The Merce Cunningham Dance Company is a select group that worked with the master choreographer. Their work is exquisite.
Merce Cunningham, who died at age 90 in 2009, was one of the most forward-thinking choreographers of his generation. For proof, look no further than his troupe's performance at Minneapolis' Walker Art Center this weekend. All of the works on the program feel current, even those that are several decades old.
The Merce Cunningham Dance Company is on a farewell tour before ceasing operations at year's end. The repertory will live on via licensing, but these shows are still bittersweet. The dancers are among a select group who worked with the artist himself. They have a particular -- even molecular -- understanding of Cunningham's technique, one that draws upon ballet at its base but is otherwise unique. In his dance form the limbs, torso, pelvis and head may be engaged in different or even contradictory actions, but the effect is a satisfying whole.
And yet this is not a sad moment. The 13 company members display a sense of buoyancy and ease as they showcase three selections from Cunningham's 150-plus works. It's a celebration of an enduring vision.
1998's "Pond Way," set to an ambient Brian Eno score, highlights the choreographer's interest in the interplay between the human and natural worlds. The piece has a clean and futuristic feel overall, but the movements themselves are often more organic, with an amphibian aspect to the sudden hops and jumps. A backdrop of Roy Lichtenstein's vast "Landscape With Boat" completes the serene environment.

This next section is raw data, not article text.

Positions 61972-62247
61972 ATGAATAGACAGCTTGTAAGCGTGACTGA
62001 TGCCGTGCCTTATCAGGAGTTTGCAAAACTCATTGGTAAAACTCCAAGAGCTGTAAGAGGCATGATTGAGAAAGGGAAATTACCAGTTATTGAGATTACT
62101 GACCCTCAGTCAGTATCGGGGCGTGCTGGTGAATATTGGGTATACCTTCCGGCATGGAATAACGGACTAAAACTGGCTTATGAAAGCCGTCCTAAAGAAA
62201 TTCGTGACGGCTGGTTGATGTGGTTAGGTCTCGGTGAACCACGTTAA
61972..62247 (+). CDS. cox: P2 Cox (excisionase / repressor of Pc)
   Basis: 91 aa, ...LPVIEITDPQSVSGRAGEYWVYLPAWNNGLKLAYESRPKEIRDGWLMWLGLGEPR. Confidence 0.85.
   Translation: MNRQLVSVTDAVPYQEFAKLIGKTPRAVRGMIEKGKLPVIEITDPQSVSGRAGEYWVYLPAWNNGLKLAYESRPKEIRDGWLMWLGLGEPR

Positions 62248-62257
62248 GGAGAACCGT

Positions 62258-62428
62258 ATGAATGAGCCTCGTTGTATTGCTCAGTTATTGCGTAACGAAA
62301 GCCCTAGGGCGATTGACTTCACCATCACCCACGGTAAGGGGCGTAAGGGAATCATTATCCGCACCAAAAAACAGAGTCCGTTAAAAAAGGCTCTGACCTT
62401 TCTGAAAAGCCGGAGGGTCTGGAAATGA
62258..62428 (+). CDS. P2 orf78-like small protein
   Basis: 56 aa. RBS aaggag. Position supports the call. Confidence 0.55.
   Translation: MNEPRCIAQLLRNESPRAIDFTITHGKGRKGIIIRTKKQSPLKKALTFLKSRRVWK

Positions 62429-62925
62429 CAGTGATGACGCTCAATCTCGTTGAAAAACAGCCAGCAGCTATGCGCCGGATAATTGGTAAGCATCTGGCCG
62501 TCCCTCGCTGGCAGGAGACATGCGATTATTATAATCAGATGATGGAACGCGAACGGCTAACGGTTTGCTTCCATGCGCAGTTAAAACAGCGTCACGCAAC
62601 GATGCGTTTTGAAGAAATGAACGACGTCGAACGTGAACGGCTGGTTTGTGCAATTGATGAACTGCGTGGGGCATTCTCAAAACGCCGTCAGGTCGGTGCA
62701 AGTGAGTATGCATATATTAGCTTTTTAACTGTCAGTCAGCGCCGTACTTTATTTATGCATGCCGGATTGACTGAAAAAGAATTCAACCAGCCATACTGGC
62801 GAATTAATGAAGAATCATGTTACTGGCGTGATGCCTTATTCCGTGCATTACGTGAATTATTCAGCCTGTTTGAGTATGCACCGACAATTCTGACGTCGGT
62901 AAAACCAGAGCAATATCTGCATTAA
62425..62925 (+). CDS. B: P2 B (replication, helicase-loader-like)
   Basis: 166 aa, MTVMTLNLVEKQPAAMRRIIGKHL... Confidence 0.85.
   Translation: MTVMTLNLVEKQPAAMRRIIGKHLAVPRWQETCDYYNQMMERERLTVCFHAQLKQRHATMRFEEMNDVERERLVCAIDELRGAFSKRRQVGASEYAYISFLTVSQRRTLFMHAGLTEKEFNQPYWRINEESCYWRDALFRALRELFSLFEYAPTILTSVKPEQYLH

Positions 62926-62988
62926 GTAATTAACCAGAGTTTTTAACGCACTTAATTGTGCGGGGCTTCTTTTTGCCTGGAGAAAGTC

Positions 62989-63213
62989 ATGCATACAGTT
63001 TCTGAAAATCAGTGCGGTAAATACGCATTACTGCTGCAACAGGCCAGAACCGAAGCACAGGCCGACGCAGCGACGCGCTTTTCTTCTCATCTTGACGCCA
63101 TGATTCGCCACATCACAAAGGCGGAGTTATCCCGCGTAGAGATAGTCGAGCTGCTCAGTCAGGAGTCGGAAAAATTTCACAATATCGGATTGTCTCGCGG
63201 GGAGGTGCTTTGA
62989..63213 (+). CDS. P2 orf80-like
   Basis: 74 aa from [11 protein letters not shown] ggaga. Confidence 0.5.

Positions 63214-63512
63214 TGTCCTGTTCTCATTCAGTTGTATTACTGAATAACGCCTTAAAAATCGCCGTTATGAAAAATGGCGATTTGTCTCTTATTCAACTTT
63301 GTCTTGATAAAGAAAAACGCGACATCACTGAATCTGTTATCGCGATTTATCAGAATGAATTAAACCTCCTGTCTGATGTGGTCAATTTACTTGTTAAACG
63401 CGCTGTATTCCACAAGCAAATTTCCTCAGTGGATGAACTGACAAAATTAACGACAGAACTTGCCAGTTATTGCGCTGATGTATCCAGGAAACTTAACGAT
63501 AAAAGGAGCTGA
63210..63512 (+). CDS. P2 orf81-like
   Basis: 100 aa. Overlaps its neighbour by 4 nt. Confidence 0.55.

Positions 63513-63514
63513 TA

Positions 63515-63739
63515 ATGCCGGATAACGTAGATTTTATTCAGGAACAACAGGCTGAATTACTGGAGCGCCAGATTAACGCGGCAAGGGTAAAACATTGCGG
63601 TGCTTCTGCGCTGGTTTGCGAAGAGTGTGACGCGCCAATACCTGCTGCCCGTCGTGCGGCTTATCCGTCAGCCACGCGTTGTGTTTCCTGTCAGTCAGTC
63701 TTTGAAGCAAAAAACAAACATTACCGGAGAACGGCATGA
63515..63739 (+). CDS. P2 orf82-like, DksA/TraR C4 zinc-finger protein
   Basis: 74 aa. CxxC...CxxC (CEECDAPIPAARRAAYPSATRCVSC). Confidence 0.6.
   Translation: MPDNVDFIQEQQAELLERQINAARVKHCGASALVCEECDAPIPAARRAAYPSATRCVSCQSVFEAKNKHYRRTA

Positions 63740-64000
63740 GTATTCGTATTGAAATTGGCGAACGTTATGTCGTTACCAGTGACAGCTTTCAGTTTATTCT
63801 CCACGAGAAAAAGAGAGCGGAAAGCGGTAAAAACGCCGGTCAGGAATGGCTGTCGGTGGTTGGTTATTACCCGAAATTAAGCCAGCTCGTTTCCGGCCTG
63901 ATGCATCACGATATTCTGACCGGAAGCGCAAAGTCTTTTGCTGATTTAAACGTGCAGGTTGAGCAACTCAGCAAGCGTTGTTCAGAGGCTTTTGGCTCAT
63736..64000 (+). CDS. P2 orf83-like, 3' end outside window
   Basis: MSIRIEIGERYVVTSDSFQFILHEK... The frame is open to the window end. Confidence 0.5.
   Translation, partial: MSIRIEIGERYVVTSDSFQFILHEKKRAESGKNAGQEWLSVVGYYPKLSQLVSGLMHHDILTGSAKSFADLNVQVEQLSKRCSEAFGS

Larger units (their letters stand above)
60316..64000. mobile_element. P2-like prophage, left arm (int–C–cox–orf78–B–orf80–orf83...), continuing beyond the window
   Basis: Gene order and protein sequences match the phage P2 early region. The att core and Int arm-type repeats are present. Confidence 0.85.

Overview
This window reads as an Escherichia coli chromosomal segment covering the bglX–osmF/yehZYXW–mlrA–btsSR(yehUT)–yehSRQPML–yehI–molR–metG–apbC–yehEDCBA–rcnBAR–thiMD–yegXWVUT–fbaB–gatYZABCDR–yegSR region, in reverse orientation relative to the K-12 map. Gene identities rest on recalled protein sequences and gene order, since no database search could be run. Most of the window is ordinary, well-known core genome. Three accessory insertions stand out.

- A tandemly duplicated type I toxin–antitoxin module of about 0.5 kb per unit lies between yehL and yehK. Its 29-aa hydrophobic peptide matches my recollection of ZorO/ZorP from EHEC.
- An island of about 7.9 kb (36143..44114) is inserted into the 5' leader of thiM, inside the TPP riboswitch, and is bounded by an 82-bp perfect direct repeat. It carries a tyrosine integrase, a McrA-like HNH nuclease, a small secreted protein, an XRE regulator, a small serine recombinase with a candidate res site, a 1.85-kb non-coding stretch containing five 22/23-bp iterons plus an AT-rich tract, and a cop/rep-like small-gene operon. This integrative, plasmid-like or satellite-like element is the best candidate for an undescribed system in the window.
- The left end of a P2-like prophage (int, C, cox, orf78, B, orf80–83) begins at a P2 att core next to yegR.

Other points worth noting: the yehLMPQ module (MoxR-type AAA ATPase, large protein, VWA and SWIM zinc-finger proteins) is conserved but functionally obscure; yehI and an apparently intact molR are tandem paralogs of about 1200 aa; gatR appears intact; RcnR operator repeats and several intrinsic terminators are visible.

"RainForest" (1968) stands out for many reasons, notably David Tudor's drill-like industrial score and Andy Warhol's décor. The "Silver Clouds" installation is several large mylar pillows. Their perpetual migration across the stage complements (and hinders) the dancers' movement. There is more direct interaction here than in "Pond Way" as well as more dramatic shifts in energy through whirling turns. It's as if Cunningham set out to discover just what provokes a body into motion.
Cunningham's playful side emerges in 1958's "Antic Meet" set to John Cage's equally mischievous "Concert for Piano and Orchestra" (performed live). The work sends up Cunningham's predecessors and contemporaries, including Martha Graham and Alwin Nikolais. Visual artist Robert Rauschenberg was also the choreographer's accomplice in this comic rebellion.
The wonderfully deadpan Rashaun Mitchell assumes Cunningham's famous central role, dancing blithely with a chair belted to his back and struggling with a four-armed, no-necked sweater. He is an instigator, poking fun at the insular world he inhabits. This is as close to slapstick humor as modern dance gets, and it continues to delight some 50 years later.
Caroline Palmer writes about dance.